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Unix Programming Tools By Parlante, Zelenski, and many others Copyright , Stanford University Introduction This article explains the overall edit-compile-link-debug programming cycle and introduces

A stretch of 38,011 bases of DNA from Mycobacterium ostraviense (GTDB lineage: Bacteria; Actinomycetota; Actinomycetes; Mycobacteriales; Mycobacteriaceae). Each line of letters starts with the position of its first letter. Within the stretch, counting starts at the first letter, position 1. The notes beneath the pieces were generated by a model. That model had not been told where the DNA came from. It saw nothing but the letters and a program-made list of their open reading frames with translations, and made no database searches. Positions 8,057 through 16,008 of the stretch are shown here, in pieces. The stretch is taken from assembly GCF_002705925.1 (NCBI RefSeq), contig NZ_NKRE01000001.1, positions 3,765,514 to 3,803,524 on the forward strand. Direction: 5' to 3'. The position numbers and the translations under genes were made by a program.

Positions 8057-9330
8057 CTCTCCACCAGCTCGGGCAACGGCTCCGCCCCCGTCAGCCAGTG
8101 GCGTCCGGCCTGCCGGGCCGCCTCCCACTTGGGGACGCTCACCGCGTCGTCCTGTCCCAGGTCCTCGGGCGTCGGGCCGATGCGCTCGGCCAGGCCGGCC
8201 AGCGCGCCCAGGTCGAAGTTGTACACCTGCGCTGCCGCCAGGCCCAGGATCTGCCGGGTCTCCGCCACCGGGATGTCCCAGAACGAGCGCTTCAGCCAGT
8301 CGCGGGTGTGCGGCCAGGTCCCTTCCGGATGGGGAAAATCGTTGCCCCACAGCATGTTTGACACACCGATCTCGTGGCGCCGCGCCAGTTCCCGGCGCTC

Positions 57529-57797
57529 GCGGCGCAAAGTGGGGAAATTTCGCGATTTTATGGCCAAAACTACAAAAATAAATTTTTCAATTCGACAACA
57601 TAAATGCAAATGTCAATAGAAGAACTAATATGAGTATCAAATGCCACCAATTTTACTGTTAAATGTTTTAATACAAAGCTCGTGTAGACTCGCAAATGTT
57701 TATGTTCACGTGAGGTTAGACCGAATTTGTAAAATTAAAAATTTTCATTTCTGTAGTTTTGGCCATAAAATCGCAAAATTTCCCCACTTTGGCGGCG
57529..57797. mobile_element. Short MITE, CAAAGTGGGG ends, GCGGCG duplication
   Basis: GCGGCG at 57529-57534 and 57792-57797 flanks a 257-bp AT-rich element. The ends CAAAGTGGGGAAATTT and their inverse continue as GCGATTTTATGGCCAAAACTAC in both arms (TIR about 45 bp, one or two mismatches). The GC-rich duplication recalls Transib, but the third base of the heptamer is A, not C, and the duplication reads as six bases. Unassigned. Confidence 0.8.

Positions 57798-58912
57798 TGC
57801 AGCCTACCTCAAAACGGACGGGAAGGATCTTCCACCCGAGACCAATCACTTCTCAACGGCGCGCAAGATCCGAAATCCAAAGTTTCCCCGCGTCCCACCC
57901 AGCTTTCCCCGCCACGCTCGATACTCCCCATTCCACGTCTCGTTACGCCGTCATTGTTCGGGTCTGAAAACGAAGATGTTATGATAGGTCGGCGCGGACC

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Unix Programming Tools By Parlante, Zelenski, and many others Copyright , Stanford University Introduction This article explains the overall edit-compile-link-debug programming cycle and introduces several common Unix programming tools -- gcc, make, gdb, emacs, and the Unix shell. The goal is to describe the major features and typcial uses of the tools and show how they fit together with enough detail for simple projects. We've used a version of this article at Stanford to help students get started with Unix. Contents Introduction the compile-link process 1 The gcc compiler/linker 2 The make project utility 5 The gdb debugger 8 The emacs editor 13 Summary of Unix shell commands 15 This is document #107, Unix Programming Tools, in the Stanford CS Education Library. This and other free educational materials are available at This document is free to be used, reproduced, or sold so long as it is intact and unchanged. Other Resources This article is an introduction for more detailed information about a particular tool, see the tool's man pages and xinfo entries. Also, O'Reilly & Associates publishes a pretty good set of references for many Unix related tools (the books with animal pictures on the cover). For basic coverage of the C programming language, see CS Education Library #101, (http://cslibrary.stanford.edu/101/). The Compile Process Before going into detail about the individual tools themselves, it is useful to review the overall process that goes into building an executable program. After the source text files have been edited, there are two steps in the build process: compiling and linking. Each source file (foo.c) is compiled into an object file (foo.o). Each object file contain a system dependent, compiled representation of the program as described in its source file. Typically the file name of an object module is the same as the source file that produced it, but with a .o file extension main.c is compiled to produce main.o . The.o file will include references, known as symbols, to functions, variables, etc. that the code needs. The individual object files are then linked together to produce a single executable file which the system loader can use when the program is actually run. The link step will 2 also bring in library object files that contain the definitions of library functions like printf() and malloc(). The overall process looks like this... C compiler main.c module1.c module2.c main.o module1.o module2.o Linker library functions program Section 1 gcc The following discussion is about the gcc compiler, a product of the open-source GNU project (www.gnu.org). Using gcc has several advantages it tends to be pretty up-todate and reliable, it's available on a variety of platforms, and of course it's free and opensource. Gcc can compile C, C++, and objective-c. Gcc is actually both a compiler and a linker. For simple problems, a single call to gcc will perform the entire compile-link operation. For example, for small projects you might use a command like the following which compiles and links together three.c files to create an executable named program . gcc main.c module1.c module2.c -o program The above line equivalently could be re-written to separate out the three compilation steps of the.c files followed by one link step to build the program. gcc -c main.c ## Each of these compiles a.c gcc -c module1.c gcc -c module2.c gcc main.o module1.o module2.o -o program The general form for invoking gcc is... gcc options files ## This line links the.o's ## to build the program where options is a list of command flags that control how the compiler works, and files is a list of files that gcc reads or writes depending on the options Command-line options Like most Unix programs, gcc supports many command-line options to control its operation. They are all documented in its man page. We can safely ignore most of these options, and concentrate on the most commonly used ones: -c, -o, -g, -Wall, -I, -L, and -l. 3 -c files Direct gcc to compile the source files into an object files without going through the linking stage. Makefiles (below) use this option to compile files one at a time. -o file Specifies that gcc's output should be named file. If this option is not specified, then the default name used depends on the context...(a) if compiling a source.c file, the output object file will be named with the same name but with a.o extension. Alternately, (b) if linking to create an executable, the output file will be named a.out. Most often, the -o option is used to specify the output filename when linking an executable, while for compiling, people just let the default.c/.o naming take over. It's a memorable error if your -o option gets switched around in the command line so it accidentally comes before a source file like ...-o foo.c program -- this can overwrite your source file -- bye bye source file! -g Directs the compiler to include extra debugging information in its output. We recommend that you always compile your source with this option set, since we encourage you to gain proficiency using the debugger such as gdb (below). Note -- the debugging information generated is for gdb, and could possibly cause problems with other debuggers such as dbx. -Wall Give warnings about possible errors in the source code. The issues noticed by -Wall are not errors exactly, they are constructs that the compiler believes may be errors. We highly recommend that you compile your code with -Wall. Finding bugs at compile time is soooo much easier than run time. the -Wall option can feel like a nag, but it's worth it. If a student comes to me with an assignment that does not work, and it produces -Wall warnings, then maybe 30% of the time, the warnings were a clue towards the problem. 30% may not sound like that much, but you have to appreciate that it's free debugging. Sometimes -Wall warnings are not actually problems. The code is ok, and the compiler just needs to be convinced. Don't ignore the warning. Fix up the source code so the warning goes away. Getting used to compiles that produce a few warnings is a very bad habit. Here's an example bit of code you could use to assign and test a flag variable in one step... int flag; if (flag = IsPrime(13)) {... } The compiler will give a warning about a possibly unintended assignment, although in this case the assignment is correct. This warning would catch the common bug where you meant to type == but typed = instead. To get rid of the warning, re-write the code to make the test explicit... 4 int flag; if ((flag = IsPrime(13))!= 0) {... } This gets rid of the warning, and the generated code will be the same as before. Alternately, you can enclose the entire test in another set of parentheses to indicate your intentions. This is a small price to pay to get -Wall to find some of your bugs for you. -Idir Adds the directory dir to the list of directories searched for #include files. The compiler will search several standard directories automatically. Use this option to add a directory for the compiler to search. There is no space between the -I and the directory name. If the compile fails because it cannot find a #include file, you need a -I to fix it. Extra: Here's how to use the unix find command to find your #include file. This example searches the /usr/include directory for all the include files with the pattern inet in them... nick% find /usr/include -name '*inet*' /usr/include/arpa/inet.h /usr/include/netinet /usr/include/netinet6 -lmylib (lower case 'L') Search the library named mylib for unresolved symbols (functions, global variables) when linking. The actual name of the file will be libmylib.a, and must be found in either the default locations for libraries or in a directory added with the -L flag (below). -Ldir The position of the -l flag in the option list is important because the linker will not go back to previously examined libraries to look for unresolved symbols. For example, if you are using a library that requires the math library it must appear before the math library on the command line otherwise a link error will be reported. Again, there is no space between the option flag and the library file name, and that's a lower case 'L', not the digit '1'. If your link step fails because a symbol cannot be found, you need a -l to add the appropriate library, or somehow you are compiling with the wrong name for the function or global Adds the variable. directory dir to the list of directories searched for library files specified by the -l flag. Here too, there is no space between the option flag and the library directory name. If the link step fails because a library file cannot be found, you need a -L, or the library file name is wrong. 5 Section 2 make Typing out the gcc commands for a project gets less appealing as the project gets bigger. The make utility automates the process of compiling and linking. With make, the programmer specifies what the files are in the project and how they fit together, and then make takes care of the appropriate compile and link steps. Make can speed up your compiles since it is smart enough to know that if you have 10.c files but you have only changed one, then only that one file needs to be compiled before the link step. Make has some complex features, but using it for simple things is pretty easy. Running make Go to your project directory and run make right from the shell with no arguments, or in emacs (below) [esc]-x compile will do basically the same thing. In any case, make looks in the current directory for a file called Makefile or makefile for its build instructions. If there is a problem building one of the targets, the error messages are written to standard error or the emacs compilation buffer. Makefiles A makefile consists of a series of variable definitions and dependency rules. A variable in a makefile is a name defined to represent some string of text. This works much like macro replacement in the C pre-processor. Variables are most often used to represent a list of directories to search, options for the compiler, and names of programs to run. Variables are not pre-declared, you just set them with '='. For example, the line : CC = gcc will create a variable named CC, and set its value to be gcc. The name of the variable is case sensitive, and traditionally make variable names are in all upper case letters. While it is possible to make up your own variable names, there are a few names that are considered standard, and using them along with the default rules makes writing a makefile much easier. The most important variables are: CC, CFLAGS, and LDFLAGS. CC The name of the C compiler, this will default to cc or gcc in most versions of make. CFLAGS LDFLAGS A list of options to pass on to the C compiler for all of your source files. This is commonly used to set the include path to include nonstandard directories (-I) or build debugging versions (-g). A list of options to pass on to the linker. This is most commonly used to include application specific library files (-l) and set the library search path (-L). To refer to the value of a variable, put a dollar sign ($) followed by the name in parenthesis or curly braces... CFLAGS = -g -I/usr/class/cs107/include $(CC) $(CFLAGS) -c binky.c The first line sets the value of the variable CFLAGS to turn on debugging information and add the directory /usr/class/cs107/include to the include file search path. The second line uses CC variable to get the name of the compiler and the CFLAGS variable 6 to get the options for the compiler. A variable that has not been given a value has the empty-string value. The second major component of a makefile is the dependency/build rule. A rule tells how to make a target based on changes to a list of certain files. The ordering of the rules does not make any difference, except that the first rule is considered to be the default rule -- the rule that will be invoked when make is called without arguments (the most common way). A rule generally consists of two lines: a dependency line followed by a command line. Here is an example rule : binky.o : binky.c binky.h akbar.h tab$(cc) $(CFLAGS) -c binky.c This dependency line says that the object file binky.o must be rebuilt whenever any of binky.c, binky.h, or akbar.h change. The target binky.o is said to depend on these three files. Basically, an object file depends on its source file and any non-system files that it includes. The programmer is responsible for expressing the dependencies between the source files in the makefile. In the above example, apparently the source code in binky.c #includes both binky.h and akbar.h-- if either of those two.h files change, then binky.c must be re-compiled. (The make depend facility tries to automate the authoring of the makefile, but it's beyond the scope of this document.) The command line lists the commands that build binky.o -- invoking the C compiler with whatever compiler options have been previously set (actually there can be multiple command lines). Essentially, the dependency line is a trigger which says when to do something. The command line specifies what to do. The command lines must be indented with a tab characte -- just using spaces will not work, even though the spaces will sortof look right in your editor. (This design is a result of a famous moment in the early days of make when they realized that the tab format was a terrible design, but they decided to keep it to remain backward compatible with their user base -- on the order of 10 users at the time. There's a reason the word backward is in the phrase backward compatible . Best to not think about it.) Because of the tab vs. space problem, make sure you are not using an editor or tool which might substitute space characters for an actual tab. This can be a problem when using copy/paste from some terminal programs. To check whether you have a tab character on that line, move to the beginning of that line and try to move one character to the right. If the cursor skips 8 positions to the right, you have a tab. If it moves space by space, then you need to delete the spaces and retype a tab character. For standard compilations, the command line can be omitted, and make will use a default build rule for the source file based on its file extension,.c for C files,.f for Fortran files, and so on. The default build rule for C files looks like... $(CC) $(CFLAGS) -c source-file.c It's very common to rely on the above default build rule -- most adjustments can be made by changing the CFLAGS variable. Below is a simple but typical looking makefile. It compiles the C source contained in the files main.c, binky.c, binky.h, akbar.c, akbar.h, and defs.h. These files will produce intermediate files main.o, binky.o, and akbar.o. Those files will be linked together to produce the executable file program. Blank lines are ignored in a makefile, and the comment character is '#'. 7 ## A simple makefile CC = gcc CFLAGS = -g -I/usr/class/cs107/include LDFLAGS = -L/usr/class/cs107/lib -lgraph PROG = program HDRS = binky.h akbar.h defs.h SRCS = main.c binky.c akbar.c ## This incantation says that the object files ## have the same name as the.c files, but with.o OBJS = $(SRCS:.c=.o) ## This is the first rule (the default) ## Build the program from the three.o's $(PROG) : $(OBJS) tab$(cc) $(LDFLAGS) $(OBJS) -o $(PROG) ## Rules for the source files -- these do not have ## second build rule lines, so they will use the ## default build rule to compile X.c to make X.o main.o : main.c binky.h akbar.h defs.h binky.o : binky.c binky.h akbar.o : akbar.c akbar.h defs.h ## Remove all the compilation and debugging files clean : tabrm -f core $(PROG) $(OBJS) ## Build tags for these sources TAGS : $(SRCS) $(HDRS) tabetags -t $(SRCS) $(HDRS) The first (default) target builds the program from the three.o's. The next three targets such as main.o : main.c binky.h akbar.h defs.h identify the.o's that need to be built and which source files they depend on. These rules identify what needs to be built, but they omit the command line. Therefore they will use the default rule which knows how to build one.o from one.c with the same name. Finally, make automatically knows that a X.o always depends on its source X.c, so X.c can be omitted from the rule. So the first rule could b ewritten without main.c -- main.o : binky.h akbar.h defs.h . The later targets, clean and TAGS, perform other convenient operations. The clean target is used to remove all of the object files, the executable, and a core file if you've been debugging, so that you can perform the build process from scratch. You can make clean if you want to recover space by removing all the compilation and debugging output files. You also may need to make clean if you move to a system with a different architecture from where your object libraries were originally compiled, and so 8 you need to recompile from scratch. The TAGS rule creates a tag file that most Unix editors can use to search for symbol definitions. Compiling in Emacs Emacs has built-in support for the compile process. To compile your code from emacs, type M-x compile. You will be prompted for a compile command. If you have a makefile, just type make and hit return. The makefile will be read and the appropriate commands executed. The emacs buffer will split at this point, and compile errors will be brought up in the newly created buffer. In order to go to the line where a compile error occurred, place the cursor on the line which contains the error message and hit ^c-^c. This will jump the cursor to the line in your code where the error occurred ( cc is the historical name for the C compiler). Section 3 gdb You may run into a bug or two in your programs. There are many techniques for finding bugs, but a good debugger can make the job a lot easier. In most programs of any significant size, it is not possible to track down all of the bugs in a program just by staring at the source you need to see clues in the runtime behavior of the program to find the bug. It's worth investing time to learn to use debuggers well. GDB We recommend the GNU debugger gdb, since it basically stomps on dbx in every possible area and works nicely with the gcc compiler. Other nice debugging environments include ups and CodeCenter, but these are not as universally available as gdb, and in the case of CodeCenter not as cheaply. While gdb does not have a flashy graphical interface as do the others, it is a powerful tool that provides the knowledgeable programmer with all of the information they could possibly want and then some. This section does not come anywhere close to describing all of the features of gdb, but will hit on the high points. There is on-line help for gdb which can be seen by using the help command from within gdb. If you want more information try xinfo if you are logged onto the console of a machine with an X display or use the info-browser mode from within emacs. Starting the debugger As with make there are two different ways of invoking gdb. To start the debugger from the shell just type... gdb program where program is the name of the target executable that you want to debug. If you do not specify a target then gdb will start without a target and you will need to specify one later before you can do anything useful. As an alternative, from within emacs you can use the command [Esc]-x gdb which will then prompt you for the name of the executable file. You cannot start an inferior gdb session from within emacs without specifying a target. The emacs window will then split between the gdb buffer and a separate buffer showing the current source line. Running the debugger Once started, the debugger will load your application and its symbol table (which contains useful information about variable names, source code files, etc.). This symbol 9 table is the map produced by the -g compiler option that the debugger reads as it is running your pr